Hope Star from Hope, Arkansas on November 11, 1958 · Page 1
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November 11, 1958

Hope Star from Hope, Arkansas · Page 1

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Hope, Arkansas
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Tuesday, November 11, 1958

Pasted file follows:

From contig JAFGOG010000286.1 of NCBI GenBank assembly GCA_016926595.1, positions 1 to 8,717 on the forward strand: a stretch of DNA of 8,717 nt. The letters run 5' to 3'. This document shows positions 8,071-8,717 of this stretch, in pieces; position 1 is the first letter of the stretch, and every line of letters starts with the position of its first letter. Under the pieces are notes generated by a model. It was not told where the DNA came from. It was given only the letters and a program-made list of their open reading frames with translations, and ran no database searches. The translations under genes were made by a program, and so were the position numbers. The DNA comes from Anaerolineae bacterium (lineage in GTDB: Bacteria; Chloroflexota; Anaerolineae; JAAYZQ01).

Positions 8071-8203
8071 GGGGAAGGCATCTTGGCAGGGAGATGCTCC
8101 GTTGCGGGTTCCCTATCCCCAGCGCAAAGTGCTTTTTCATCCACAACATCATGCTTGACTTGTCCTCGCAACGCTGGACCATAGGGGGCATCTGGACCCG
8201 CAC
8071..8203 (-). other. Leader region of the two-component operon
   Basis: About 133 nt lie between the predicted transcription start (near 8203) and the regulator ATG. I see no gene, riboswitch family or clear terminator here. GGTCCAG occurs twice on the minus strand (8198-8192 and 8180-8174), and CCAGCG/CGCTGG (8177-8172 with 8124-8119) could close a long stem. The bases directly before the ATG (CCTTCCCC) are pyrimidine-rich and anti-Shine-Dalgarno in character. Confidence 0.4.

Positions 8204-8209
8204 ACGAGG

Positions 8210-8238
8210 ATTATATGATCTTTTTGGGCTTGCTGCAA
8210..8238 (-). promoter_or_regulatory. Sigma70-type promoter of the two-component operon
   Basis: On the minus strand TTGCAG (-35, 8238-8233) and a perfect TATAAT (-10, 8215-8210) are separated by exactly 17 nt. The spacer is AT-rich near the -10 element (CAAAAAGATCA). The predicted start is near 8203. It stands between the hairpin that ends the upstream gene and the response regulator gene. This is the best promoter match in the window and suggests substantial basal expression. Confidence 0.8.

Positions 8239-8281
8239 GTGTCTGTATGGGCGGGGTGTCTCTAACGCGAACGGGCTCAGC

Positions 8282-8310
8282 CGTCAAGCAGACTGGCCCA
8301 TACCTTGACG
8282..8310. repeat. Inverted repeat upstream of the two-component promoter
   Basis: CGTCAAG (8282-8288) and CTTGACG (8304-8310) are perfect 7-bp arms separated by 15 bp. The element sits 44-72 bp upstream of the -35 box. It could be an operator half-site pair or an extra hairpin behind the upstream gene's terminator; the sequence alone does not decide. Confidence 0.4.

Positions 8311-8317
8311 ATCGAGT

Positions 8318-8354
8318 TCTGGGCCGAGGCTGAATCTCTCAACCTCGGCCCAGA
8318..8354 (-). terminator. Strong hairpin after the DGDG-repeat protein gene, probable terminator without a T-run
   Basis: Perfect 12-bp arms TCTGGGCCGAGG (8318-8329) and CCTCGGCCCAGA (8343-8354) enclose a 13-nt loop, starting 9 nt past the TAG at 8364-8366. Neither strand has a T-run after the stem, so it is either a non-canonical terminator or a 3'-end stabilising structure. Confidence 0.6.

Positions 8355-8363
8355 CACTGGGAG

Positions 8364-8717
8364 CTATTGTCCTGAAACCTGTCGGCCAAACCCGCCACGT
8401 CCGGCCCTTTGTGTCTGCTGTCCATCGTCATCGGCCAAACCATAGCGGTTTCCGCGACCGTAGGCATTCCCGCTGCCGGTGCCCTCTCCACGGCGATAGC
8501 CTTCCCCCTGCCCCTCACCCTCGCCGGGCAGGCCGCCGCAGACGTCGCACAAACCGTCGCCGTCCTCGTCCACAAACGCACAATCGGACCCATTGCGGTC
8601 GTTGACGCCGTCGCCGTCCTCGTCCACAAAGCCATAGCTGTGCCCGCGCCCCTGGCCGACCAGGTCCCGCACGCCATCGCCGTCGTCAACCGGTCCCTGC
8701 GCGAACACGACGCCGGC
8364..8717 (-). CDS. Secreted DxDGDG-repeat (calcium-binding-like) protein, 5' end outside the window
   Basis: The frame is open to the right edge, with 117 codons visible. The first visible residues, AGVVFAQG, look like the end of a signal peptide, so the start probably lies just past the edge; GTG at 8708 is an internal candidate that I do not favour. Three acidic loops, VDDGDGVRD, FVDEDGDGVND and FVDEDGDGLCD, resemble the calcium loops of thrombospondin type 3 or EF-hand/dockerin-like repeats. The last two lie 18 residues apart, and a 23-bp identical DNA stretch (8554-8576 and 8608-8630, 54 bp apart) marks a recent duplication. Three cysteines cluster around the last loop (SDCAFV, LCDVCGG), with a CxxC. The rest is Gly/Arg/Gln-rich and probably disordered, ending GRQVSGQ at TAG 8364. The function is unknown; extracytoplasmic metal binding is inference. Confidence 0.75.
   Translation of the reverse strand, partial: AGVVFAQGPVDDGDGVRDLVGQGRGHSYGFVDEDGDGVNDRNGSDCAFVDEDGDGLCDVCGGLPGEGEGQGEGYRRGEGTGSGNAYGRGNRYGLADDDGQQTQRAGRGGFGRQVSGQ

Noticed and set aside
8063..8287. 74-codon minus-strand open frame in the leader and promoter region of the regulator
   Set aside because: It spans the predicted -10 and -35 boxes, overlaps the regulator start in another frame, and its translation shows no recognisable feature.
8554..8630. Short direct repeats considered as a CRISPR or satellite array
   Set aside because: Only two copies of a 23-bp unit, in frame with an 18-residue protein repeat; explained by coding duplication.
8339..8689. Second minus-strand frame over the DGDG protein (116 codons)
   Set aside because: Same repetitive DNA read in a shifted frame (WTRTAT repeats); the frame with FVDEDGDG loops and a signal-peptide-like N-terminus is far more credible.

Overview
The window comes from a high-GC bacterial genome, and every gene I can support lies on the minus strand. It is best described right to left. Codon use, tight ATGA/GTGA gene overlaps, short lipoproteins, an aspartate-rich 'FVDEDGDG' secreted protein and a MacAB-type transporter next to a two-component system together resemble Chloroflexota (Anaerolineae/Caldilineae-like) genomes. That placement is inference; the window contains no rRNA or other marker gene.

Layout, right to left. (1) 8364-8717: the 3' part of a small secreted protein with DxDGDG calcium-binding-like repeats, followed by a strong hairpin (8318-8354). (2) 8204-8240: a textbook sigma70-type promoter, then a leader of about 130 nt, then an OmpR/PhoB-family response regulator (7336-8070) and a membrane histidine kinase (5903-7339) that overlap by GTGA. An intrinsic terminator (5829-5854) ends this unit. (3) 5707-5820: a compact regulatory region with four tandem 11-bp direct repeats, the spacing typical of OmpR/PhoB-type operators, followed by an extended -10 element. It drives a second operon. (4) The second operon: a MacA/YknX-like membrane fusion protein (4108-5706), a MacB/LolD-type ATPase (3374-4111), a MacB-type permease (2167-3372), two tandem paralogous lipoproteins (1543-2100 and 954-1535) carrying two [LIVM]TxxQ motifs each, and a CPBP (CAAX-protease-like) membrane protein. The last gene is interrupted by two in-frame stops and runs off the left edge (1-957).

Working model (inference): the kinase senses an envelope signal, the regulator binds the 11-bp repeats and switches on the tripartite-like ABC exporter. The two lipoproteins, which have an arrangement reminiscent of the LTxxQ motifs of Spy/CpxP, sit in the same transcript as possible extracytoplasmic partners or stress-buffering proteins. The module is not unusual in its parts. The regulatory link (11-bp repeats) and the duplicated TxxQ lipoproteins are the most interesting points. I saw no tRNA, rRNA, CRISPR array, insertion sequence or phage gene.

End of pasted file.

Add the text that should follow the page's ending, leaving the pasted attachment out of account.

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To City Subscriber! If y<3u fail fe gef ydur t»leasg feleph&ns 7*3431 6:30 p. m. arid a speeial will deliver- yaup For Wtathtr at Bottom of This Pag§ 60TH YEAR: VOL 65 — NO. 55 , CMUfldlfM Jill, 11, 1»1» HQPfe, ARKANSAS, f UISDAY, NOVEMBER 11, 1958 A*. th« Paid 'Mil 4 ffi«t. Hope Sergeant Killed in Wreck 'NearAshdown Sgl. Terry Owen, 2?, a resident of Hope, Was killed almost .instantly about 10130 last night when his car went out of control and overturned seven times on Highway ?1, neat* the Red River bridge at Index, He was alone at the time of the accident -Ho was enroitte to Horatio where f!ne family had boon visiting Mrs, Owen's parents. The .family was to return to Hope tomorrow for a short stay before he was to leave for a new assignment with the All- Force at San Francisco, He was a 1950 graduate of Ho'pe High School and had been In the Air Force eight years, Survivors Include his wife, Mrs, Martha Sue Owen, three daughters, Carolyn, 7. Terry Lynn 5, and Pa* f-'ricla Diane six months! his moth- Vr, Mrs. Pearl Owen of Hope and a sister, Jo Jo Owen of Hope. Asks Nation to Be Ready for Blackmail WASHINGTON (AP) — Brig. Gen. David W. Sarnoff called on the nation today for courage, sacrifice and preparedness to face up to what he called the Communist campaign of bluster and blackmail. "The American cause has become inseparable from the cause of all mankind," he said In an address prepared for Veterans ^>ay services at the Tomb of the ™Jnknowns in Arlington National Cemetery. i "'The ceremonies marked ! lhe first observance of the day since Unknowns of World War II and Korea were buried by the Unknown Soldier of World War' I. The day marked the 40th anniversary. of the World War I armistice, and the fifth observance ot Veterans Day, established by Congress in 1954, • ( Sarnoff," chairman of 'We board jf the Radio Corp, of Americf, recalled the sncriUces made by American fighting men in thoj-c wars, Weather Experiment Station report for 24-hours ending at 7 a. m, Tuesday, High 78, Low 41: No precipitation; .Total 1950 precipitation through •October, 47.08 inches; during the same period a 'year ago, 65,94 inches, RED RIVER readings were 4.8 feet al Index and 3,6 feet at Fulton; Little River readings, 5,2 feet at Horatio and 2,8 feet at Whitccliffs. Little or no change indicated in either river. Arkansas: Fair this afternoon, ecoming partly cloudy tonight nd Wednesday, warmer this aft tornoon ancl tonight, High today in 70s, low tonight 45 to 55; high Wodesday in 70s. ARK REGIONAL FORECAST ,. By THE ASSOCIATED PRESS All sections of Arkansas: Fair (his qftornogn. becoming partly o'|,o'"udy tonight and tomorrow, warmer tliis afternoon and tonight, High this afternoon, mid 7fl« sen- »U'al, southeast, nortlnypsl and *M>u.lhwosl, near 70 northeast; Jaw tonight, near 50 centra) and south* oast,, mid 4Qs northeast and west, low 50§ southwest, THE WiATHiR §y THI, pjear Albuquerque, cloudy ^nchorae'e, cloudy Atlanta, clear Buf.fa.Jo, p}pa.|,< Chjeago, clear, Cleveland, p)eaj' Denver, cjoijdy MJoines, ploufiy Worih, Helena, cjuar High 4« a? G9 47 18 13 0? M 58 §8 4fi 4Q 45 34 5§ 43 ,05 ,01 .03 , , jnalia* flfif . , W Little Rock Ponders What to Do in Event the School Board Simply Gives Up and Resigns U. S. Government Owns Big Diamond WASHINGTON (AIM—The Hope diamond, a beautiful gem with a dark past, " belonged to the U.S. government today. " Officials of the Smithsonian Institution hoptsd to build a national jewel collection, with the 44'a Carat stone as a nucleus. A gift of New Voi'k gem me"' chant Harry Winston, the diamond arrived here by registered mail, insured for one million dollars. After the dark blue diamond was delivered to the Smithsonian by a postman under guard, it was formnlly presented by Mrs. Winston. The fabled Hope was ne- cepted by Dr. Leonard Carmi- chacl, secretary of the institution. The Hope was smuggled out of India about 300 years ago. Since then, it has passed through many hands. A number of its owners died violently and it acquired a reputation of bringing ill fortune, Cuban Group Surprised Loading Arms FORT LAUDERDALE, Fla. (AP) IAP)—Federal agents surprised nearly two dox.cn Cuban rebel sympathizers*in the act of loading munitions aboard a plane and charged 22 persons with violating; Ihe Neutrality-|;Act. Two women were among thp group seized with an aims-laden B18 bomber on abandoned Pros peel Air Field- Monday night, Border Pataol ag'onts blasted a. fleeing auto's-l'tire with machine gun bullets, preventing the get' away of five 'of theii prisoners. The airplane pilot, who 'Idcntiticd himself as Rodger Steadman, -11, of Miami, a native of Huron, S.D., Jlcd In a truck but was arrested later atj;a Fort Lauderdale bus station. ,j.^ ", Agents =fisaid a-, big , assortment of-" rifles,*J, t ni'achi|)e ,i?iins, ammunl- >tronf*rriedical •supplies?'-bbots -4l aW8' field equipment were placed aboard Ihe plane as they watched from concealment, Some of the material was in packages marked "Fidel," Fidel Castro heads the rebel army which dominates much of Cuba's Orientc Province, There was no immediate word on where the piano came from or who owned it, Agents said the last owner of available record was tha Bank of Anchorage, Alaska, South Florida has been thc> scone of numerous dating attempts' to supply Castro's forces Big Decline in Industrial Jobs Predicted LITTLE .ROCK OBA—Arkansas cp.n expect a decline in nc\y industrial jobs during the next two years, Winthrop Rockefeller said yesterday. Rockefeller, chairman of Ibe Ai> Kansas Industrial Development Commission, made Ihe prediction ill an appearance before the Ar- J?ans"as Legislative Council, Without mentioning the state's racial troubles, floekefoller said hv» was basing his view op declining business conditions. He added that other states were m Ihe samp position, He said lhat the AIDC now is wor-king on aboul 300 nidustrlaJ prospects and that three or four of the firms might announce before tho first of the year plans t.9 move to Arkansas, The state's industrialization pro- gra.ni was mentioned at several points In the council's budget hear, nigs yesterday. At one point Rep, John P. pcthcl of Prairie County 'expressed (he ppinjon tha.t out-of'State capitalists wei'c''esploiting' Arkansas' mineral wealth. He asked Stato Geologist Norman F. Williams if there was >r»t some way his staff could run tests to locate oi] deposits ancl pass tne information on |o Arkansas "Pus- inessmen SQ they can mpve jn bg» fore outside capital does." WJUi&ins replied tlfat about (he only way to find oil WAS to drill jjplps in the ground, and that he sajd, was an expensive oporation. t-ater- .p§ihel, sait} ho' jj?lieved sQflie uortjipi'u politiplens, wore happy oy^r Al'^nsfts 1 rticial un- |-e^t because- they Ihoygiu it wouJ4 sjop sqjn,sj of their Industrie's from locating in, Arkansas, In g^swgf jp a pornplaint frpm fey weubs LITTLE ROCK CAP* — what happens to a community's schools when its school board quits? Who operates the schools? These question face Lltllo Roelt today. Five of the six members of the school board have discttsed \'d- signing en masse, thus escaping their integration "hot seat." Wayne Upton, board president. said the group would meet officially today — ostensibly lo discuss the latest federal court rul* ing ordering integration at oncn in Lillle Rock's public Schools. But if the board resigns, who is left to handle the routine duties- such as signing paychecks — much less to attempt to carry out yesterday's edict by the Eighth U, S. Circuit Court of Appe'alls? And, should the board stay an, how can It integrate schools which arc not operating? Gov. Orval E. Faubus closed Lill'lc Rock's four high schools to avoid integration; He has shown no inclination to reopen them. If the board should, resign, Ihe power to appoint a new one apparently rests with the County board of 'Education, /But County Supervisor A. B, Wethermglon said he is not sure just who can ac- point a new school board. •> When a single vacclkey occurs, the board itself makes the selection. If the number of members is reduced below aquorum, that bo- comes a different matter, At one time, the matter rested in the hands of the county judge. Wclheringlon said, however, he thinks the appointing power may have been given to the Counly Board of Education in 1942. A recent legislative ac* which authorized recall of school board .members provided that the vacancies .would be filled by the county judge until the next school elec- tion. , ! . ,/ ' Wetherington . said the law docs nol provide L for ..resignation en masse. If the present board quits, Little Rock voters would have, the o Audit Itittitf ftt 6lftul4llsnl J:pf. Jfl, l»Si **» },»«« PRICE Se COPY' IDLEWILD CRASH — A twisted tangle of wreckage Is all that remains of a cargo plane and a parked passenger plane it plowed Into at Idlewlld Airport In New Yoi k. The cargo plane exploded on takeoff, lost a winy and two engines, then skidd jcl more than 300 yards before slamming Into the parked plane, the only birrler between the burning cargo plane nnd the crowded terminal Inn'ldlnct. — NEA Telspholo , J So far only one candidate has announced for a board position — James T, Karam, a Little Roclc clothier. This could be an Indication that not to many people ar» willing to assume the board's re-/ sponsibility in the integration dispute, ' Harold J, Engslrom Jr., n member who has announced he will not seek rc-elcclion, said yesterday",., our actions have 'been misunderstood and my efforts to help improve education at this time have failed. "The removal of no one personality or group of personalties will in my opinion solve the problem, but in the confusion and frustration of the moment I believe that I would add more to the problem,,," Both the school board ancl School Supt, Virgil Blossom have been under heavy segregationist fire yince the outbreak- of the school crisis here lasl year, Blosom is recognised as Ihe architect of tha city's gradual integration plan, and a majority of the.Jjoard has never wavered in backine tho stand of the superintendent. Only Dr, Dale Alford, the school board member svl]o unseated Rep, Brooks, Hays (D*Ark), a racial moderate, in the general election, Jias disagreed with the board majority. There is speculation that Blossom soon will be fired and that the board will buy up Blossom's contract which still has 19 months at 51,100 a month to run. Yesterday, the Women's Emer* seney Committee to Open Our Schools sent telegrams to four members of the schooj board, The two who did not receive the wires were Alford and Engstrorn, f '\Vp urge your continued support of our proud sph°o) traditions," the telegrams read, ''Our pommH- tee and QU rteaphers need the de« djpation yPH hsve demonstrated. If the Mile Bock public school system, one of the poultry's best, is to survive, we cqnnat aflord the loss of qualified leadership." The womens' comrnittee suport- ed mtogiatian' hi the vcpunt Little referendum galled gfteij shut the- high schools, The eity yptecl neavijy for segregation, — . — • - ^ - ~*- * v I '' Secretary Weeks Confident of Fwtwre ~ reiary oi is leayiog li}« ppsj as sec ' prgspej^y }jc also expressed,, IJ ' ponfident 195'J. the Says Nation Must Be Strong Scientifically WASHINGTON (AP)—President Eisenhower's chid sucntilie nij- viser said today the jiation must' make a 'greater effort to achieve the scientific strength H needs for survival, students has recently formed thej "Already some of the spurt that New/ratls Organized at Texarkdna A group of Texarkana College first fraternity in the history oi the college, It will be known as Delia Siff. Officers clecled November 8, lo serve until December 1959 are: President, ,James E. Cornelius, rjopo; Vice President, George Hulsey, Secretary, Douglas Yates, Treasurer H, W. Pitlman and Par- Jimentary President Joe Mills, all of Tcxarkana, Active members of the Parlimen- tary are: Gary Huskoy of Blcvins, Sam Spearman of Atlanta, Texas, Ben Chalker, Arthur Kackley, Carl Martindale -and John Pumphrey, of TexarKana, Bab Ste]l of Hooks, Wendell Shsekleforl of Houston and Max A, Calhoun of Prescott. Negotiations have begun to obtain a Fraternity House and President Cornelius stated this morning that thirty pledges will be accepted next semester, Plans for the first Rush Party have been tentatively set for the first week following Thanksgiving. fcllosvud Sputnik has lost its force," Dr, James R, Killiun Jr. said in a speech prepared for' the American Assn. ot Land Grant Colleges and Slate Universities, lie said (here is ne^d Jor improving government policy mrflc- ing and for giving more and bailer training in the universities to future scientists and engineers. Charges a Mother With Killing Child HOUSTON (API—Police charged a young mother with murder early today in the death of her 4-wcek-old daughter, one of three children in tlic lamily who have died since 19SC of what \\ris listed as pneumonia. They accused Mrs', Iris Conrjri, Pledges wi)l be"chosen on the' 19,"of suburban bcUairt with kill- basis ot thejr character, social ing the infant by "throwing'her standing, scholarship and loader- clown ° n Ihe floor." Tho child, chin Continued on Paae KiBht Continued on Page Kight By The Star Air Pollution Is a Cancer » ^Suspect ; ^?y WASHINGTON (AP) — Government .scientists suspect dial air pollution may be causing .some kinds of fatal cancers. On tho 'basis of studies, they also feei .such pollution, worst in citiis, may speed death in certain huarl disease cases. The possible rcJnllonsliip between air pollution and mortality from cancer and heart disease was discussed in u booklet made public Monday by tho Public Health Service, -Expanding on that report, Dr, Richard A. .Primile said "Ihorc is definitely more cancer of certain typos in urban areas, and more heart discrse oC the nrleripsclc- rotic typo and other hinds." Prindlo, cliitf of the uir pollution study program, added that "we can't say air pollution causes Ihe heart disease but it scorns to hasten dc>a!h of those al fccted by heart dlseise." The Health Sc'ivfce booklet, prepared far a national conference on air pollution next week, sa'ld mortality for a number of diseases—notably certain heart ail- nic-iils and onneer of tho stomach, lung and o.sophagus-~-"js marked- Jy higher among city dwellers than among rural people,'' for a few flags and Jt board from six candidates few closed businesses , everything was about as usua'j in downtown H,Qpe on this Veteran's Pay obser- of course,there is no parking meter charg^ today, Nov. a? at Rock at a statewide pont'erence John Kandolph, lIope^ manager of Corn Pelt $aiehery, is pne pf several to discuss the poyjlry industry in Arkansas. VPW will'hold a'very important rnceUng. Wednesday night Mjss Archer an English major, plans to teach after, graduation . , she is a member of Kappa Alpha Tnela and several student coniwit- tces . 4 . she was an active mem- •i>er o fthe Dolphin & Racket elubs in her sophomoro year and was elected -by Kappa Sigma fraternity ,a$ its sweetheart and sUso "Miss Brucker Warns Of a Future Red Cold War WELCH, VV. Va. (AP> — Socre- l » r « **»» W»or Flush" for 1U58 tary of the Junior class, who Is seorp. tjwards have fawn pre^ sented to SQITW IS 1-H CUjbs foj 1 their general excellence . , . the capability lor limited an address prepared for a raus Day imrvmvr\y hero, Bruwtcr suid Soviet propagandists insist thai any "Joea.1 war ineyita- lily would expand to worldwide proportions. "Yet concurrently, tht> Soviets 5iayo slryngthi-'iH'd thvic UVVR paya- bilities fcr limited war, The J3oyje$ ' ALC Urged Not to Make a Poll of the Arkansas Teachers LITTblJ HOCK (AP)—Tho A\ kansas Lcfilslatlvc Council Was asked by ii member loday to call olf a .scheduled poll of the slate's public school teachers on ihclr itl lltutio lowarct a controversial res ohilioii. Son, Mnx Howell of Lltllo nock said tile resolution calling for Inflexible preservation of Ihe public school system had ben repudiated school system had been repudiated lion lasl week. The resolution, which, also provided for crenllon of so-called Watchdog committees to urge retention of public schools under any circumstances, was 'adopted by the Arkansas Education Assn. Sanction ot tho resolution nngor- etl some Legislative Council members. They charged II hud been shoved through al the AEA convention In Ultlc Rock before delegates realized Its Import. Although Integration was not mentioned, the resolution tippnr ently was aimed against further closing of schools In the current racial dispute. Howell said the money to be expended on the poll could be pul to better use elsewhere. He snld a • large number of teachers had telephoned him and protested the AEA resolution, The senator temporarily withdrew, the suggestion for dropping ihe poll when other Council members pointed out that Sen, Roy Rlnlcs oT Menu, who authored the motion for a lonelier poll, was 'absent, Rialcs Is making a tour with G'ov. Orviil .E, Faubus. He Is scheduled to return tomorrow nnd llbwoll's motion is expected lo bo considered them. 'The topic arose as the Council m'cl lo ia'ke up budget requests of several slato-supporlcd schools. ,,'Council "anproy.nl was given , Lo the'V'ocfulnr > bud(ffjrj r ot the School fo rlhc Deaf, School for the .Blind and Ihe Negro School fo'r the Blind and Deaf al aboul the same level as two years ago. However, the Council indicated il would consider later the schools' requests for supplemental funds. The Deaf Schcol sought an increase from $295,000 to 4350,000 a year, the Blind School wanted ¥201,000 instead of the previous $100,000 a year aiid the Negro Blind and Deaf School requested a- boost from $75,000 to $9(1,300. All throe budgets included moderate salary Increases for most personnel. Budget requests of Arkansas Tech, Arkansas Slate T c ac hers College and Henderson Slate Teachers College also were on Ihe ugenda, Yesterday Ihe council approved budget increases for two stale agencies bul took a tight-fisted altitude toward five, including three connected will) the state's induslrialixation program. Tho departments which won re cornin'endalions jo r increased budgets were the Slate Penitentiary and the insurance Department, which sought pay raises for all employees. The council agreed lo rec curm I end that the 1050 Legislature appropriate the Penitentiary $2, -158,030 for the 195D-01 bicnium, compared lo $2,009,164 for the current •bicnium. The Insurance Department's recommended buU get wus $168,000 compared to tho current $103,000, Pay raises were approved fof Penitentiary Supl. Lee Henslse Jrom $3,000 In $9,200 a year, and Insurance Commissioner Harvey O Combs, $8,500 lo $10,000, The council turned down pay raises In approving a $2,199,060 4 year budget lov the Arkansas Tuberculosis Sanatorium al Boone- ylJIe and $"111,059 a year for the Memorial Sanatorium (or Negroes at MeRae. The RooncviUe i.(u,tHution yvtjuld receive $15,COO a year myr« for drugs and MeRae $?,OgQ a year more, The Boonvillis sanatorium was lolci to resijbinll us a separate- bud- gut a requested $J37,QOO to finance gonstrucljon. of a nurses' home and a staff residence und rernodyling of ji dorrnilory. The Arkansas industrial Develop- ttu s nt Commission, with its chair- jTjan Winthrop Rockefeller on hand, submitted tsvo proposals — the i a supplemental proposal itt Its rna'ti budget. AIDQ'S budget requests of 3 for 1959 and $|88,G50 fvn- were appun'ed but the counpi] failp.4 to consider the supplemental r^qiiest. f £hc latter would have in- pay raise? for nine^ PI»I $90,000 a year «we fQV and. $?5,Uup, a year mepiin^s »s Faubus Offers No Help in a 3rd Party Push NKW ORLEANS (AP) — Arkttn{ ; '"|| siis Gov, Orvnl ffnubus offers';^ Southern proponents of n third{«tt| parly Illtlo hope of his help In ony\^ such movement. "*',''^jj Kaubus stild yesterday II .WUS,,'/! Impossible for him to foresee *'r|jj situation in which he would dosei*t*'ig the Democrntic Parly. The c\X-'»Jjf$t cumstances would have lo be dt'US"|\4 tic, ho said. ' * ,!,)'*/ f«||| "The Democrntic Parly belongs jF.ss lo mo us much as It does to Paui| f C^ Butler, nnd I don't think Butler 1s|,|s in any position ,to speak for thevts } j entire parly," Fnubus said.'.' „* '"Jt'-fs lie was referring lo Butler's 're'-i.^ cent remarks thai Southern ocrats must accept the pnrlyUj •,)'•& pl/itform, including Its stand dn"*v^ civil rights, or find another parly, , ' Faubus spoke at a press conter once a few hours before he dressed a, mass meeting o£ Citizens Council, * ' ' He said there will be no" mlse on the Little Rock "as long as the federal govc menl mainlalns> Its altitude ,ot, in-, legralion al any cosl," ' [ He sajcl the private fichbbls -s up lo ciccomodatci Die children- of-?,* fccted by Ihe closing of schools in$S Lllllc Rock In Ihe inlcgrution biit-flfj lie will remain open. ,-,'_* lie said he cannot'envision" i federal government ordering vtlic£ private -schools, closed,*' '': ''^ V»"3* Faubus ..sold ho.w!ll"corisuirwlth,f his lawyers lo ddlermiritf v the, c t'c'ht of yesterday's ruling by tK0>%g U.S. Eighth Circuil Court" of Ap.jtt peals in SI, Louis. The court di : 'f;,fp reeled the Little -Rock S c li o ojy^f Board lo lake positive steps'to ac'"*''* complish integration, but did no spell out how it should be done,. Beck Defense Being Formed in Tax Trial TACOMA, Wash. (AP) Beck's defense in his income 2 evasion trial will be that he nontaxable union funds "in a, rather peculiar way" and became, rich, his lawyers disclosed Mon-w'jJ day, •" • jjffi William Dwyef, of Beck's team!*! ot defense attorneys, said in 'an:., 1 ., opening statement to "a federals?!! court jury that the ex-boss ,0f th'ei*! Teamsters Union get into trpuj through "sloppy" handling^ of M ion money*' " , . '*r i v.",.', s "But he did no wrong where 1 taxes were concerned,'! said, - - . Beck's long'a'waited''triaj •Monday in U.S. District Court a jury of eight men and foup en was seated with unexpected,""; speed. The one-time Seattle T -,,.^,, ..., truck driver, who I-OSQ to one,af 4 V; the nation's most powerful r, posts, is- charged with* defrauding ; i the government out of $?40,OOQ.jn~ft income taxes for the years isSQ-fiSsY*, Dwygr told the jury that, wh'en*y Beck takes the stand he will show^ he took $380,000 in Teamsters';^ funds over a period of yeaf§,,, 4hV ; \ vested the money and repaid it — becoming weajwjy the process. Jle said the 64-year-old treated ^ the union money i as iean, but ihe defense lawyer dW nol directly call jt a lopn. ' •*& "Beck took the money *jp a /aJb^j r peculiar way .'. , an,- 4n/prmaj this infp>mallfy¥ thi c' er way and il was that got him into this; These were the dealings of; a-' confident, se(f-eriucatpd ;rian- , is what brought about the -VV?,y» known downfall' of •JVJ}'. ' said. $380,000 figured , ly in questioning of $eck